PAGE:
Marguerite was not an ancestor, but was a contemporary. She was the second wife of Médard Chouart des Groseillers (of Radisson and Groseillers fame), and appeared numerous times before the Royal Judges to answer claims against her husband. “Marguerite had no choice in the matter: she had to defend herself against an army of creditors who were in pursuit of a husband who was absent more often than not, a husband exploring across mountains and valleys, lakes and rivers, in pursuit of wealth and adventure…”
“On Friday, 28 January , Christophe Crevier [Sieur de la Meslée] (Jim’s 8 X great-grandfather] wanted 36 livres owed to him by Pierre Guillet, [Jim’s 7 X great-grandfather] for whom the Sieur de la Meslée had power of attorney. Marguerite [Hayet] paid as directed, plus a 10 livre fine ‘for not having appeared in person’ before Judge Sauvaget.”
Jean-Baptiste Bourgery (Jim’s 9 X great-grandfather)
“On Saturday, 11 October 1656, Francois Le Maistre asked for compensation from Baptiste Bourgery for insults. Witnesses came to state that the insults had been reciprocal, and the plaintiff, who could not explain himself, was ordered to pay the court costs for having begun the proceedings. Each party was ordered to speak no evil, of or to each other, in the future.”
“On 22 September 1657, Baptiste Bourgery sued Étienne de Lafond and claimed damages for the ‘mistreatment done to his son’ and for having killed a pig. Lafond answered that he had been insulted by the son and that he chastised him reasonably and legitimately. He denied having killed the animal, but admitted having injured it.”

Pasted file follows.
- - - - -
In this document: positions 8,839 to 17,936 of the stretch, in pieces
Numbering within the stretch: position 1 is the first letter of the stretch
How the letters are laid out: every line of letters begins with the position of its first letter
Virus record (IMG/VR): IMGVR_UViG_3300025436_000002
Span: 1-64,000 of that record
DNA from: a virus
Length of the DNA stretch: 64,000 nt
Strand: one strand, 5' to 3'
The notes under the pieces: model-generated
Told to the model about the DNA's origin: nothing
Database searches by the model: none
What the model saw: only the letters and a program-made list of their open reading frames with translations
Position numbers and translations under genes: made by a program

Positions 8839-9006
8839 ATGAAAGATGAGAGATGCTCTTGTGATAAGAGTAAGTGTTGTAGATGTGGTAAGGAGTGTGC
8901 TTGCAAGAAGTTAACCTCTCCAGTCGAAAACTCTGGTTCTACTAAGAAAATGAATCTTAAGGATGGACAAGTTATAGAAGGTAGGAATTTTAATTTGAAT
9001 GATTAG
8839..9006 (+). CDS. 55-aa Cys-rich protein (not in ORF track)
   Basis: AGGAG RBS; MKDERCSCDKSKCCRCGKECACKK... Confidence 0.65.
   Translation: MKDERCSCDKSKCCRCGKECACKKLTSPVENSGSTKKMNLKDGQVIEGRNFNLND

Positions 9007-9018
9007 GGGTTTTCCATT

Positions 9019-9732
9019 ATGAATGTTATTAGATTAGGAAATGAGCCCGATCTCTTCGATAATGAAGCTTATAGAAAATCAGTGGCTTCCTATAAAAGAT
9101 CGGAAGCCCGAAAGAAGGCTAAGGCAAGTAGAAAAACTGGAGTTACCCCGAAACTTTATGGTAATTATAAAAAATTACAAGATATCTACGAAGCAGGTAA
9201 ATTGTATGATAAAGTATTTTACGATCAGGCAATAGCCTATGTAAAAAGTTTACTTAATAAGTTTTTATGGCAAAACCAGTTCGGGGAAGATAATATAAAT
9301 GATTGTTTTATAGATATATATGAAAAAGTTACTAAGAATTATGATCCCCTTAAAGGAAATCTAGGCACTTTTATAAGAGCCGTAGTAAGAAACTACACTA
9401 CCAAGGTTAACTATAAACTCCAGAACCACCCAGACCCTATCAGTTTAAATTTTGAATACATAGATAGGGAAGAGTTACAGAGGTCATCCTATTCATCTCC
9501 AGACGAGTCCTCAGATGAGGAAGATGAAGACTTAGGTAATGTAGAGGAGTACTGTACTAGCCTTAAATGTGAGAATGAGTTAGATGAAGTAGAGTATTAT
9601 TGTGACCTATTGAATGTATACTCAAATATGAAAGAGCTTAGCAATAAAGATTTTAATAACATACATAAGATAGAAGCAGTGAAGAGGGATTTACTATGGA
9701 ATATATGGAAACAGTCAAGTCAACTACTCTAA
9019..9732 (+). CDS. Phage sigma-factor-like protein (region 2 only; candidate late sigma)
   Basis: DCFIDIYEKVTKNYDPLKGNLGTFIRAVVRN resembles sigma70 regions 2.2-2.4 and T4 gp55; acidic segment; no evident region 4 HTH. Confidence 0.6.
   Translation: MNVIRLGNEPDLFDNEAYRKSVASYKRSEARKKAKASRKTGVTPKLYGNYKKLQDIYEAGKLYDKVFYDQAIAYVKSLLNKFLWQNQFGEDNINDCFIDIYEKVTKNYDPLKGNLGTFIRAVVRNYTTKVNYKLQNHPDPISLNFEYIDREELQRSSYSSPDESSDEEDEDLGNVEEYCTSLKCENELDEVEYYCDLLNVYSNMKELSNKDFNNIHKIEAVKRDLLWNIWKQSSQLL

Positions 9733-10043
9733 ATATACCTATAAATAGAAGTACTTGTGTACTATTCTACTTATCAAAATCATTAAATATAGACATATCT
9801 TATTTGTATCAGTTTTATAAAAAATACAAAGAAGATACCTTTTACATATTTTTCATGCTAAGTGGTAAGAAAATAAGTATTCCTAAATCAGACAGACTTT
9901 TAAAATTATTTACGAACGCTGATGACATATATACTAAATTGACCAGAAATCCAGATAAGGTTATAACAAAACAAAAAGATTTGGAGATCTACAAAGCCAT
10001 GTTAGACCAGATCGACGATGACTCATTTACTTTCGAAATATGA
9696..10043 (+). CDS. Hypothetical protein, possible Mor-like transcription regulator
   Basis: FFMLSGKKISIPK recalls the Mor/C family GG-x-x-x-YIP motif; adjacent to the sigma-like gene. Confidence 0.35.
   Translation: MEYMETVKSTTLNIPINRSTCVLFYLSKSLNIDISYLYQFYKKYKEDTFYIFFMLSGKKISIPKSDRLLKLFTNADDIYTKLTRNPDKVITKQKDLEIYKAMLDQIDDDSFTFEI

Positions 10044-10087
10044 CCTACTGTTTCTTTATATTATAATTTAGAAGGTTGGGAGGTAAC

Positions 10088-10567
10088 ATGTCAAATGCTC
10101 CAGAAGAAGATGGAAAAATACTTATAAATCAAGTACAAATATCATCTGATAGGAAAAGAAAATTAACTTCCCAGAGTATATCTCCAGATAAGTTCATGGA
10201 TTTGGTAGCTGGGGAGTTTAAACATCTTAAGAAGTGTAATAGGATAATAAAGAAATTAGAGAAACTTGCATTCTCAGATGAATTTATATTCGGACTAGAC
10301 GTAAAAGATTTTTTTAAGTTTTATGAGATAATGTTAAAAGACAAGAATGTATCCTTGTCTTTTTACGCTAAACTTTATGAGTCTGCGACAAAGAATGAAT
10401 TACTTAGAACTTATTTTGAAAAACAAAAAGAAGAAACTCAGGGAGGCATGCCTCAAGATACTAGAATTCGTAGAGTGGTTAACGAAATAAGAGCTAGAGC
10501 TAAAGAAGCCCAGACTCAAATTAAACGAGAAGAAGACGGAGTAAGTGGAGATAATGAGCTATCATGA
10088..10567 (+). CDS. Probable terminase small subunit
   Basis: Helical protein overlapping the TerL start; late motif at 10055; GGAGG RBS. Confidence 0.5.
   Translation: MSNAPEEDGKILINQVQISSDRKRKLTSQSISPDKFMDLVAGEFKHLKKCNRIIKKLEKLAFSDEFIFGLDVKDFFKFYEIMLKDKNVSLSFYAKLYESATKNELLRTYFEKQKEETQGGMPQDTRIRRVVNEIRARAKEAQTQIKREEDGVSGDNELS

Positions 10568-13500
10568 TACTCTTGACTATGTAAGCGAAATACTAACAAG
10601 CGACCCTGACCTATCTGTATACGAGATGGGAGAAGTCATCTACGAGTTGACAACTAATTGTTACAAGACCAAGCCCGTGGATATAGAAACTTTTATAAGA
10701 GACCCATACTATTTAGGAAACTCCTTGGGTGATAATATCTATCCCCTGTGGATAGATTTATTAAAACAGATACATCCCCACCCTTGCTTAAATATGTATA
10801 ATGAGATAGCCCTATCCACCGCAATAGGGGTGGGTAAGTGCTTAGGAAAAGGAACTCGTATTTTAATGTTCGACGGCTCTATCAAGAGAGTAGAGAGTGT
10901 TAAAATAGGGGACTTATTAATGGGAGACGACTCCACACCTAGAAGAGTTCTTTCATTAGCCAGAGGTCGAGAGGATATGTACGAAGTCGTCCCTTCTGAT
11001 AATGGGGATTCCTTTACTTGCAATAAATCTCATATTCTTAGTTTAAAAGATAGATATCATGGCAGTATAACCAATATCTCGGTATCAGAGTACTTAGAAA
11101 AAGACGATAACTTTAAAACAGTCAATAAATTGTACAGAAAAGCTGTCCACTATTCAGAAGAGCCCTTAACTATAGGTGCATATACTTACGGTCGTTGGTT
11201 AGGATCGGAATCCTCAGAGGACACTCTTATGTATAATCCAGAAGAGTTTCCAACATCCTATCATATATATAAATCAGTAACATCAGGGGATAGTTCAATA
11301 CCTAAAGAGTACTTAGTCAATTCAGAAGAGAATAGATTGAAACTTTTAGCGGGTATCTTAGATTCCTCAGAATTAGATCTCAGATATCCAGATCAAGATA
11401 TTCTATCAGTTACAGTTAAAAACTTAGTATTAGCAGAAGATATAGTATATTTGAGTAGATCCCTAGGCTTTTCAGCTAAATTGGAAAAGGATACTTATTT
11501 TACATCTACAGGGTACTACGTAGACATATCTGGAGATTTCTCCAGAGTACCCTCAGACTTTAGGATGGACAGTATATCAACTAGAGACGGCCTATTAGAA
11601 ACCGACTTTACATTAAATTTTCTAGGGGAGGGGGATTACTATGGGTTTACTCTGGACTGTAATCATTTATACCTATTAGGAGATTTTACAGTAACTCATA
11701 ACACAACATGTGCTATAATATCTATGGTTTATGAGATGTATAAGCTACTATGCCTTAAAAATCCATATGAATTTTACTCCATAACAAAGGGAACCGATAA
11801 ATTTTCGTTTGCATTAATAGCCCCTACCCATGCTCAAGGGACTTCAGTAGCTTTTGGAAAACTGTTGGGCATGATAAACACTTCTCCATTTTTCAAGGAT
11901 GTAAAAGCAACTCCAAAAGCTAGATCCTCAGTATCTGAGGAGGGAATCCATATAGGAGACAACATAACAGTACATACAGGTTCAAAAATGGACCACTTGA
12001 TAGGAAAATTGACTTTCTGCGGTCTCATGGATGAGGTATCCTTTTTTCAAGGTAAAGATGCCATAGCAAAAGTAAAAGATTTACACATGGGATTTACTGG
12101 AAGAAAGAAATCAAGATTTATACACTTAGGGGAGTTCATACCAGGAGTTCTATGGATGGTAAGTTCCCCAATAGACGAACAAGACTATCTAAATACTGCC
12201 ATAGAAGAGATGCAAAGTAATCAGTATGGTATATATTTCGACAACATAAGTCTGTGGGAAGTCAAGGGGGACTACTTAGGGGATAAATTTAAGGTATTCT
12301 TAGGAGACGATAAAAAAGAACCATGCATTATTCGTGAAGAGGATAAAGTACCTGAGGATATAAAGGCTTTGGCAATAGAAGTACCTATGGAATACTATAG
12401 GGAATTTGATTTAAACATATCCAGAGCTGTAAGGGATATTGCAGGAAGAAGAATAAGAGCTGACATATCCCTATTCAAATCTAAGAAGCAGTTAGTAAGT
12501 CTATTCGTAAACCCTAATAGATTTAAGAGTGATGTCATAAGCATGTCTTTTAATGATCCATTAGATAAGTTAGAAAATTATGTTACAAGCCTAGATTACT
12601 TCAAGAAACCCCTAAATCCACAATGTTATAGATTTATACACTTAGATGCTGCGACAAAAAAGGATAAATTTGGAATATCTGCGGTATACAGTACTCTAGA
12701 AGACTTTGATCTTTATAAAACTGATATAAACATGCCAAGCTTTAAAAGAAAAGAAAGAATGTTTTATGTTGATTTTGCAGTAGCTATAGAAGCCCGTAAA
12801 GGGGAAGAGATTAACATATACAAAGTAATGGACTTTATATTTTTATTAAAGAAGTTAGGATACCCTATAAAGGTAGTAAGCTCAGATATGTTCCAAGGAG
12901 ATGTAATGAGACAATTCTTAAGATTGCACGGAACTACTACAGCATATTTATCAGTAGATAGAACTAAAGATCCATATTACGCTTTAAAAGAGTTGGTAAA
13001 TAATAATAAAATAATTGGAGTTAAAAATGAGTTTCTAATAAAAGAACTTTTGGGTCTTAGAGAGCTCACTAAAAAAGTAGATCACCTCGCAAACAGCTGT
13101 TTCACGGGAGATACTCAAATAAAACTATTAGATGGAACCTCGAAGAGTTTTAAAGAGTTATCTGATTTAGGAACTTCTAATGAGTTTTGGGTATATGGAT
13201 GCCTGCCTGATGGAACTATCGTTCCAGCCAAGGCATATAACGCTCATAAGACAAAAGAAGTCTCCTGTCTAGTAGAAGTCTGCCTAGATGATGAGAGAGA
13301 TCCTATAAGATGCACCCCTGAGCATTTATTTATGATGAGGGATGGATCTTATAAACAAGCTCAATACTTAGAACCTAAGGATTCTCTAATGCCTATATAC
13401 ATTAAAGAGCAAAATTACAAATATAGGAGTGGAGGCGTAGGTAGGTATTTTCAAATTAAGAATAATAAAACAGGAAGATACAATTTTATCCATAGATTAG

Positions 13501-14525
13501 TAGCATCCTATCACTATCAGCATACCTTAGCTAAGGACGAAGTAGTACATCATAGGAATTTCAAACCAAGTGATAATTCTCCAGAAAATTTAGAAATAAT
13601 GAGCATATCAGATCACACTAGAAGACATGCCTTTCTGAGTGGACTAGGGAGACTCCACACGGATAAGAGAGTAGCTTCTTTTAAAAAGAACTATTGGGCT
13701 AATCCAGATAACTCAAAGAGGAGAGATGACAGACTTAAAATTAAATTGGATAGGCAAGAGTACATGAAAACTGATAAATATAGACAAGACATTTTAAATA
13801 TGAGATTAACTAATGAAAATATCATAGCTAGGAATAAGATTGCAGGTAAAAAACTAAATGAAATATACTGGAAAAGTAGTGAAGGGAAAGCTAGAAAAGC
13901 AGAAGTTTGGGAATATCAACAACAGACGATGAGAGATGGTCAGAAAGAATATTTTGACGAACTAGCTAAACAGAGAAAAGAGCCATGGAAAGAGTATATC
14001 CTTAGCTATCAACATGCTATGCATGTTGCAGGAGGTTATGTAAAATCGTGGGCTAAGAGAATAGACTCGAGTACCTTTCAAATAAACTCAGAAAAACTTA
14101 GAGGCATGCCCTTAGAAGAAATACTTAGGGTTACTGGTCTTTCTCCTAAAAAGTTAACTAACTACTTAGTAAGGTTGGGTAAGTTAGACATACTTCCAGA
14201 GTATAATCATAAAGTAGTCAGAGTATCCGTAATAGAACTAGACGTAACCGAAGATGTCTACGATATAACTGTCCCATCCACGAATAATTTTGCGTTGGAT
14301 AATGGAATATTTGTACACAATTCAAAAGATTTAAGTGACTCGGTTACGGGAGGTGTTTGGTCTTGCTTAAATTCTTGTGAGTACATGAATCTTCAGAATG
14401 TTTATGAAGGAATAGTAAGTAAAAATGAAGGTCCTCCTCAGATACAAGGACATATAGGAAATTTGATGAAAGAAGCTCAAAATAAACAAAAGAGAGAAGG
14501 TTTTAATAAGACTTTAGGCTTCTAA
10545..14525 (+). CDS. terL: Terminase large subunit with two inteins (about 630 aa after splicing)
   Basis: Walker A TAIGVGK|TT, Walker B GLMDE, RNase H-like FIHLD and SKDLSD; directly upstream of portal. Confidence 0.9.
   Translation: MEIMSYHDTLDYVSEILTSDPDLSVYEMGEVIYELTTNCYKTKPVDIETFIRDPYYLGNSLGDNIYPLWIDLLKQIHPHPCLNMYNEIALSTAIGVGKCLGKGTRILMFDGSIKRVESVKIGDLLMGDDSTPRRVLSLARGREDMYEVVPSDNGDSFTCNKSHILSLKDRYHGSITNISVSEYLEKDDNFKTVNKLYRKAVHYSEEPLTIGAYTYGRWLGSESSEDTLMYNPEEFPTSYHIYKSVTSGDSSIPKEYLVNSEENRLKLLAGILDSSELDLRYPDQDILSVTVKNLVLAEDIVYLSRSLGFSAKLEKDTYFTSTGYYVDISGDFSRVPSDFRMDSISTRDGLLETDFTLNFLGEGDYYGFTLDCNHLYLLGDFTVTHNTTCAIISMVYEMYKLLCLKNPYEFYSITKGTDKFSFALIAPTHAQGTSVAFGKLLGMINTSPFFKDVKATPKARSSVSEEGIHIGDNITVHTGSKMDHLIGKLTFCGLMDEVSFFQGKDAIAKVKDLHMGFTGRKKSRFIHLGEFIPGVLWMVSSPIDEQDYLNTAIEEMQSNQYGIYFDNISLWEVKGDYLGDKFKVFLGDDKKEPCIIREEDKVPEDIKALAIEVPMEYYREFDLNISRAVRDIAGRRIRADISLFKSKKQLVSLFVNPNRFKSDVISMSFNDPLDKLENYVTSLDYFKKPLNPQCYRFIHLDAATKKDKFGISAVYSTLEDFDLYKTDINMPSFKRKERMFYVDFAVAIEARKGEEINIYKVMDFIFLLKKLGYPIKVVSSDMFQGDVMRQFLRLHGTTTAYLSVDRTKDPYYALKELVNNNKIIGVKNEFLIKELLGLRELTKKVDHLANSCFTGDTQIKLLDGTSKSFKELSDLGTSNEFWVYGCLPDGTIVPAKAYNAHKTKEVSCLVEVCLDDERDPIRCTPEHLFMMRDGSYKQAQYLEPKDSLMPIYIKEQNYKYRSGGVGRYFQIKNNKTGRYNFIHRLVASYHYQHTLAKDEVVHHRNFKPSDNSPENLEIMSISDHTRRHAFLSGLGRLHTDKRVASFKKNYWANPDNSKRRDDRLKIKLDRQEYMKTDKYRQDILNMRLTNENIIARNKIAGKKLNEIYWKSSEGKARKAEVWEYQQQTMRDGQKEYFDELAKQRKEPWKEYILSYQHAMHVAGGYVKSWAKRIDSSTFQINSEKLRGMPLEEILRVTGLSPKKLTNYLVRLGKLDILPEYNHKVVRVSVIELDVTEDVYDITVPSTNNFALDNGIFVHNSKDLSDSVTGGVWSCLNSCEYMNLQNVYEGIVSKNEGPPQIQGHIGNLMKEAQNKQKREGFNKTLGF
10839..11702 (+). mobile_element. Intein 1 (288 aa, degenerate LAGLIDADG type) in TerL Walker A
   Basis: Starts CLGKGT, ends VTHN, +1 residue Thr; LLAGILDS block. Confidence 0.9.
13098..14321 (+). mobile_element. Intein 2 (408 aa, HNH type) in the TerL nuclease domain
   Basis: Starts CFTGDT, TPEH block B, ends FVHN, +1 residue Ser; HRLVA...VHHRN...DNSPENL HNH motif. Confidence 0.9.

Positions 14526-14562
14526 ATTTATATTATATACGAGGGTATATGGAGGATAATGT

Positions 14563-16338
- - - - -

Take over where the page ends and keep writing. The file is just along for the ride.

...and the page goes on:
Claude David (Jim’s 8 X great-grandfather)
“On Saturday, 29 December 1657, the gunsmith Barthelemy Bertaut, along with Guillaume and Claude David [brothers], appeared in response to a charge made by Pierre Couc dit Lafleur de Coignac. The plaintiff told the court about several flagrant insults and wounds suffered at the hands of the defendants. Told to prove his allegations, Couc returned before the court on 2 January 1658 with a surgeon’s report certifying that he had indeed been wounded. Bertaut was ordered to pay 150 livres to Lafleur, plus damages, except that Bertaut had recourse for damages from his accomplices.”
Guillaume Pépin (Jim’s 8 X great-grandfather )
“On 16 August 1659, Jean Garnier dit Nadeau sued Guillaume Pépin who was ordered to pay a fine of 100 sols for insults.”
“On 11 March 1655, [Judge] Severin Ameau sued the major Guillaume Pépin for the sum of 25 livres for his time and fees, on the occasion of a lawsuit between his client and Sebastien Dodier. Pepin did not contest, but he wanted to pay in peas, while Ameau insisted on payment in wheat. Pierre Boucher, presiding judge, rendered another judgment a la Solomon:. Pépin would give 2 minots of wheat and 2 minots of peas.”
Michel Lemay (Jim’s 8 X great-grandfather)
“On 15 August 1659, Michel Le May dit Le Poudrier wanted to pay a bill [to merchant Arnaud Peré] a bill in Indian corn, instead of the coin demanded, amounting to 39 livres 1 sols. The judge agreed as to the method of payment but ordered him to transport the corn from Trois-Rivières to Quebec and make payment there.”